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PM turns first sod on Central Plains Water irrigation scheme

29 April 2014


PM turns first sod on Central Plains Water irrigation scheme

Prime Minister John Key today turned the first sod of the $375 million Central Plains Irrigation Scheme near Hororata in Canterbury.

First conceived in 2001, Stage 1 of the 60,000 ha scheme is expected to deliver water to 20,000 ha of Central Canterbury in September next year.

Chief executive Derek Crombie said that the first major work on the $140m first stage, comprising the 17km-long headrace canal and bridges, will commence immediately, with construction of the 130km-long pipeline network picking up momentum mid-year.

“We expect to have up to 150 contractors working on a number of sites in the near future and to this end we are heartened by the experience of our two major contractors, Fulton Hogan/John Holland JV on the headrace canal and Downers, supported by subcontractors Aquaduct NZ Ltd, for the pipe network.

“Our plan is to have the headrace canal and bridges substantially finished by the middle of next year, including lining the canal. This means we should be able to fill the canal in July which will give us nearly two months of testing and tidying up before water officially flows in September 2015.

“As for the pipe distribution network, the intention is to build a pipe manufacturing plant in the scheme area. We will start now with laying some of the smaller pipes that can be manufactured locally and look to have the new plant up and running towards the end of winter. The first shipment of pipe plastic for the plant is already on the water,” he said.

Crombie said that while the journey to today’s sod turning has been long, there has always been strong farmer support that kept the project going.

“Firstly I have to acknowledge the farmer shareholders who have invested $40 million in the project so far, as well as the Board and Directors such as former chairman Pat Morrison and present chairman Doug Catherwood. We have also had ongoing support, including financial assistance, from the Selwyn District Council and the Ministry for Primary Industries. “

“All have made significant contributions,” he said.

As well as the Prime Minister, other notables in attendance at today’s ceremony were the Rt Hon David Carter, Hon Nathan Guy and the mayors of Selwyn (Kelvin Coe) and Ashburton (Angus McKay).

Key facts and figures of interest


• Contractors will have less than 18 months to build the 17km-long headrace canal and 130km-long pipe distribution network.

• For the headrace and canal we are going to have to move 1.9 million cubic metres of earth, which includes 377,000m3 of topsoil, the equivalent of removing the topsoil from 125 hectares. We also need to install 550,000m3 of HDPE liner.

• We will build 13 bridges spanning approximately 25m each (10 on farm bridges and 3 public road bridges)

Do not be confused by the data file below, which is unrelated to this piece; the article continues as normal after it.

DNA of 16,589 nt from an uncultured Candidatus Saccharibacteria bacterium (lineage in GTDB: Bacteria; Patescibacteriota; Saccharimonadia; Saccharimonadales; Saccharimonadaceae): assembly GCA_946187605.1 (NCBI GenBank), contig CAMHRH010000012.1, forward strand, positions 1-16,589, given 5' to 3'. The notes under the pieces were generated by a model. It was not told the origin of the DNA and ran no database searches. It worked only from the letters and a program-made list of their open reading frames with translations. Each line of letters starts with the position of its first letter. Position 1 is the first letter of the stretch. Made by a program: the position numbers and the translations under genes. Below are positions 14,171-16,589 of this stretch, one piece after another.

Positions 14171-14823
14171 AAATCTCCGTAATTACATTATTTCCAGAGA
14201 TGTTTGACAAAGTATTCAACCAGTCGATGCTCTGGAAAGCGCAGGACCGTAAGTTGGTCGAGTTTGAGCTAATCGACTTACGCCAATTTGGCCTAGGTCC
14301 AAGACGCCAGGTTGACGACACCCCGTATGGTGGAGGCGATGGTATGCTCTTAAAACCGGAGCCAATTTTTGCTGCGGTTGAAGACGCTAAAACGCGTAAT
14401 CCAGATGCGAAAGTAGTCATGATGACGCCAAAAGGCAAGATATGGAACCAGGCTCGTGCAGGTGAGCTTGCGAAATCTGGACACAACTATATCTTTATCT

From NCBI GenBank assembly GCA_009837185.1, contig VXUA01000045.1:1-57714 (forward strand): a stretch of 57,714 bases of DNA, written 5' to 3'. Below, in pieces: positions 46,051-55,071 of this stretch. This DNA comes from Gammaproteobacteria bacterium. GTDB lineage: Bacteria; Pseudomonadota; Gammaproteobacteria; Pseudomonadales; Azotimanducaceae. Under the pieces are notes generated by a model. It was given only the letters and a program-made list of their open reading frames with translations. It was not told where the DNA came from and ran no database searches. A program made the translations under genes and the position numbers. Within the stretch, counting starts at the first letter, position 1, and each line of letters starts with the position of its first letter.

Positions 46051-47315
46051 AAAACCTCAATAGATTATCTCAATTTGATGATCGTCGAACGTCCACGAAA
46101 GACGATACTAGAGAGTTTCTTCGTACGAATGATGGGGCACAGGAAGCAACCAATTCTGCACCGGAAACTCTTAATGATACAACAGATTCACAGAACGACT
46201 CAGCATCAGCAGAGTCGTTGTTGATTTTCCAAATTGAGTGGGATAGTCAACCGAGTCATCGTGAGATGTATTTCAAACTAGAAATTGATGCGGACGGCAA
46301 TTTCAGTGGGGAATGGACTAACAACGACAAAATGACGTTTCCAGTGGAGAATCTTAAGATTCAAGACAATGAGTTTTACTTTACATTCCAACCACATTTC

• For stage I it is estimated the contractors will use up to four teams of 6 x Cat 627 scrapers to keep to the timetable. The scrapers will work in pairs (push-pull configuration) to scrape off the topsoil layer followed by the subsoil and then the substratum material.

• The topsoil will be scraped off from the corridor and stored in a windrow along the alignment. The subsoil will also be scraped off from the corridor and stored in another windrow next to the topsoil windrow. The substratum is the material that will be used to form the canal.

• From edge to edge, including side roads, the canal will be around 40m wide and 17km long. It will have a capacity of 33m3 per second and is designed to withstand a one-in-100 year flood in the Rakaia River. During construction the canal will look like a highway.

Distribution network

• The pipe distribution network largely consists of a number of pump stations and four main pipelines extending from the headrace canal down the Canterbury Plains to supply the various farms (this may be reduced to three main pipelines as part of the optimisation design stage)

• These main pipelines will be constructed between May 2014 and August 2015, with work on the southernmost pipeline commencing first.

• With 130km of pipe to lay, contractors will eventually be working simultaneously on all main pipe lines at the same time, up to six days per week. We expect to take around three to five working days per km of pipeline depending on the pipe size and nature of the material being excavated.

• The pipes will be buried at a depth of no less than 900mm to prevent pipe floatation and to avoid impact from agricultural activities.

Three-stage programme

• Stage 1 - 23,000 ha - Te Pirita, Sheffield. Construction, April 2014 - September 2015
• Stage 2 - 10,000 ha - Hororata - Greendale – Burnham. Construction, September 2015 - September 2016
• Stage 3 - 27,000 ha - Coalgate - Darfield - Kirwee – Waimakariri. Construction, September 2016 - September 2018

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